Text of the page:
Soviet Budget Crisis, Strike Wave Reveal Limits of Gorbachev's Power
ON Tuesday, Soviet President Mikhail Gorbachev unveiled an ``anticrisis'' program, calling for an end to strikes and demonstrations and promising further economic reform. The next day, the central Lenin Square in Minsk was filled with about 75,000 striking workers calling for the ouster of Mr. Gorbachev and his government.
``Gorbachev has lost touch with the people,'' strike leader Georgi Mukhin told reporters before the rally, which continued yesterday.
The general strike in the capital of the Byelorussian republic comes on top of the ongoing strike that is seriously disrupting the Soviet coal industry. In the republic of Georgia, which declared its independence Tuesday, the nationalist government has called for a general strike to protest the presence of troops in a troubled region of the republic.
Increasingly, Gorbachev seems like an emperor without an empire. At the Tuesday meeting of the Federation Council, which groups the leaders of the 15 republics, Soviet officials complained about the failure of republics to pay their promised tax receipts into the central coffers. At the same time, the republican leaders are far from ready to sign the new union treaty that Gorbachev hopes will bring order.
The central government places much of the blame for the growing economic crisis at the feet of the rebellious republics whom it claims are disrupting economic plans.
``The president stressed that the economy is in serious danger,'' presidential adviser Georgi Shakhnazarov told reporters during a briefing. ``If we do not establish some order, we might face anything, even hunger.''
So far, Gorbachev's call for a ban on strikes and demonstrations remains a warning. But he ``does not exclude the possibility of using his powers to the full extent,'' Mr. Shakhnazarov added.
This clearly would mean deploying the military and the paramilitary militia in a ``state of emergency,'' perhaps to open the coal mines.
The president is under pressure to do exactly that by the conservative wing of the Communist Party, led by the Soyuz (Union) group of parliamentary deputies, whose leaders met Gorbachev on Monday. They have been threatening to call an emergency meeting of the Congress of People's Deputies, the highest parliamentary body, and to oust the president in a vote there.
``We told the president that emergency measures to establish order and stop anarchy and chaos at all managing levels are a necessary condition for further reforms,'' Soyuz leader Yuri Blokhin told the Tass news agency. The group agreed to stop organizing the emergency meeting until the ``anticrisis program'' and the draft union treaty are discussed in the standing Soviet parliament.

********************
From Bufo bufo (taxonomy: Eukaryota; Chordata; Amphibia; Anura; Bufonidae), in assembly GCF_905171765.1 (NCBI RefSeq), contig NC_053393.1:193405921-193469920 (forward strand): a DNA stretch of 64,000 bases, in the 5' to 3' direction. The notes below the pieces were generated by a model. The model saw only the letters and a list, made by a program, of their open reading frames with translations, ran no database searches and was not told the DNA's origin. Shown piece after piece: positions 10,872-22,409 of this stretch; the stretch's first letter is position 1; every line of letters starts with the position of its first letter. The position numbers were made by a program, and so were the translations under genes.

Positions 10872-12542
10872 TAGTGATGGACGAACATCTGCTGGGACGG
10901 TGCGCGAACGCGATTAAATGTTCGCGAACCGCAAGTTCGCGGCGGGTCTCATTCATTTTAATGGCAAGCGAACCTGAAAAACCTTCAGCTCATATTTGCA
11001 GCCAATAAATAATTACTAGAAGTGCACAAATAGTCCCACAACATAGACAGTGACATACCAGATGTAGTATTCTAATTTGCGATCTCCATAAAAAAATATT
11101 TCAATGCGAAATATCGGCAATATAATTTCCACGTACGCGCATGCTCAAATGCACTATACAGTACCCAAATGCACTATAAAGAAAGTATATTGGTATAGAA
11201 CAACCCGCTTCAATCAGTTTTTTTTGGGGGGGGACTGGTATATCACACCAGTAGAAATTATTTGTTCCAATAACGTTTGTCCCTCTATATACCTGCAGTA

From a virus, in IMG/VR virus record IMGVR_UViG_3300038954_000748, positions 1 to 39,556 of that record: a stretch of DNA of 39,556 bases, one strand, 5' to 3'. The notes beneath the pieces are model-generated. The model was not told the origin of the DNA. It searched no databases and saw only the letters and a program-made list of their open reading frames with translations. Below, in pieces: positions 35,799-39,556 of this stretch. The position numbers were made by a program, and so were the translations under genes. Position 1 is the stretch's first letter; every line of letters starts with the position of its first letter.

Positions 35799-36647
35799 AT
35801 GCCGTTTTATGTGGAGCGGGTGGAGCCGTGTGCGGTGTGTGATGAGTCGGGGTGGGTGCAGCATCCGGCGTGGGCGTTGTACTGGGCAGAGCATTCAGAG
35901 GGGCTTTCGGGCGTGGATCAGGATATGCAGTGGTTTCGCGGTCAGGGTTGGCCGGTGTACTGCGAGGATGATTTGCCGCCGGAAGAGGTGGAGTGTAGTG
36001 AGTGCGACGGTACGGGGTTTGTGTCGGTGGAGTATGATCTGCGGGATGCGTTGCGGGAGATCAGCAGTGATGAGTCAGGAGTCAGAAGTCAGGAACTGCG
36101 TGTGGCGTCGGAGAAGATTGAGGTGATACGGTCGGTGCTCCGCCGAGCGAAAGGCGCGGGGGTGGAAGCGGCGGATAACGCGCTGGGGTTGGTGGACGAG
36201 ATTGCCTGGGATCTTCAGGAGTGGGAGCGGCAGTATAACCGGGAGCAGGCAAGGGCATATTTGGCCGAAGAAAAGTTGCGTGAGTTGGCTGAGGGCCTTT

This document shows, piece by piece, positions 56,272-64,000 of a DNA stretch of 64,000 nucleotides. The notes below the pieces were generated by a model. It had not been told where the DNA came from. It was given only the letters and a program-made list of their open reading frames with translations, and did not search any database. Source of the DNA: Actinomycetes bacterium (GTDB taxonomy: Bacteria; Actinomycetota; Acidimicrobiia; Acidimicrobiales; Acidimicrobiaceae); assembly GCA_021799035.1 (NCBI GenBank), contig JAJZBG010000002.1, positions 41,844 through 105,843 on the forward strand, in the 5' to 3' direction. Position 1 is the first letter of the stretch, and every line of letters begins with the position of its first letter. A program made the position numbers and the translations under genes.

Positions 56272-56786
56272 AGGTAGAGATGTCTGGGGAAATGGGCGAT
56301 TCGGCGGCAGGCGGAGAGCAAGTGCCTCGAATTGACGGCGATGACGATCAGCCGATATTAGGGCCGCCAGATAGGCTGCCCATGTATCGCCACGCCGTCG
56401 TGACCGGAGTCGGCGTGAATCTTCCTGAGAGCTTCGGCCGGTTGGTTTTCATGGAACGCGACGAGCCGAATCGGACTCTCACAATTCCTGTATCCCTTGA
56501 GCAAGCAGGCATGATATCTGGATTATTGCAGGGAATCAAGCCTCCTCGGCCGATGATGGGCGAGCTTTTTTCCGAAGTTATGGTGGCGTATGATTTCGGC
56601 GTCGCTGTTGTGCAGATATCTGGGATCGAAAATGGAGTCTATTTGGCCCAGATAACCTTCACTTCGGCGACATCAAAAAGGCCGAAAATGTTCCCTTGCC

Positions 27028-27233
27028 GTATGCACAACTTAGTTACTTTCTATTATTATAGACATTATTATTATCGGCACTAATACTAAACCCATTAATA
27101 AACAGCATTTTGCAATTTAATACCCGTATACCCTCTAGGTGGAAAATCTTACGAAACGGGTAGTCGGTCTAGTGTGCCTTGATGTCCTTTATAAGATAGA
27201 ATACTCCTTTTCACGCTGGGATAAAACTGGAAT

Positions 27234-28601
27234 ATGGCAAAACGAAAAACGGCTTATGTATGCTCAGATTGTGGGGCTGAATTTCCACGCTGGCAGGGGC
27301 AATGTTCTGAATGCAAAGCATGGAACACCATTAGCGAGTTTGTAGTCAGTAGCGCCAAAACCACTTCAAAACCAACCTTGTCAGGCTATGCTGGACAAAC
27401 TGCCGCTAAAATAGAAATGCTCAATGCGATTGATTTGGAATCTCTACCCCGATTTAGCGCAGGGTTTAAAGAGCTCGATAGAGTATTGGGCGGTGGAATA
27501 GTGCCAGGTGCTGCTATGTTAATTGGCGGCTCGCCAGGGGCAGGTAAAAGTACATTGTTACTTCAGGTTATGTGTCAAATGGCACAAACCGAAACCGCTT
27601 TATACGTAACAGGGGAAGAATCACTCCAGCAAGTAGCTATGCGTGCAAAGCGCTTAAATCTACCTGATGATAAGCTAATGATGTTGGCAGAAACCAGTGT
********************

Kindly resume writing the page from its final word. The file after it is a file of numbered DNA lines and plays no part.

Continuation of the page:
The anticrisis program is a mixture of a call for order and discipline with promises to introduce long-discussed market reforms. On the reform side, the one-year plan would privatize small business and retail trade, open stock and commodity markets, encourage foreign investment, decentralize foreign trade, and complete a shift to free market prices by Oct. 1, 1992.
But these measures, none of which are new, are paired with a harsh austerity program and a bid to curb republican powers. Aside from a moratorium on ``political strikes,'' the plan threatens to cut off subsidies to republics that refuse to join the new union treaty or to contribute to the central budget. The Soviet central bank would get new powers to control the flow of credit to republics. And centralized control of grain and other food supplies would be established.
Gorbachev is seeking quick approval of this program, within the next few days, by the republican governments. But the budget crisis reveals the limits of his power over the republics.
At the Federation Council meeting, the Ukrainian and Russian republics, who account for the bulk of the missing funds, explained they have ``financial difficulties.'' The flow of tax money from the republics has slowed, creating a budget deficit of 31.1 billion rubles ($17.3 billion) in the first quarter of this year, more than the projected yearly deficit of 26.7 billion ($14.8 billion). At the same time, however, the republics continue to demand and receive money from the center.
``Being afraid of pushing the republics toward the introduction of their own currencies, the State Bank of the USSR is satisfying their demands,'' Alexander Orlov, deputy head of the parliament's budget committee, told the daily Rabochaya Tribuna on Wednesday. They are doing this by simply cranking up the printing presses, he revealed, increasing the money supply in the first two months of this year by 88 billion rubles, compared to 11 billion in a comparable period last year.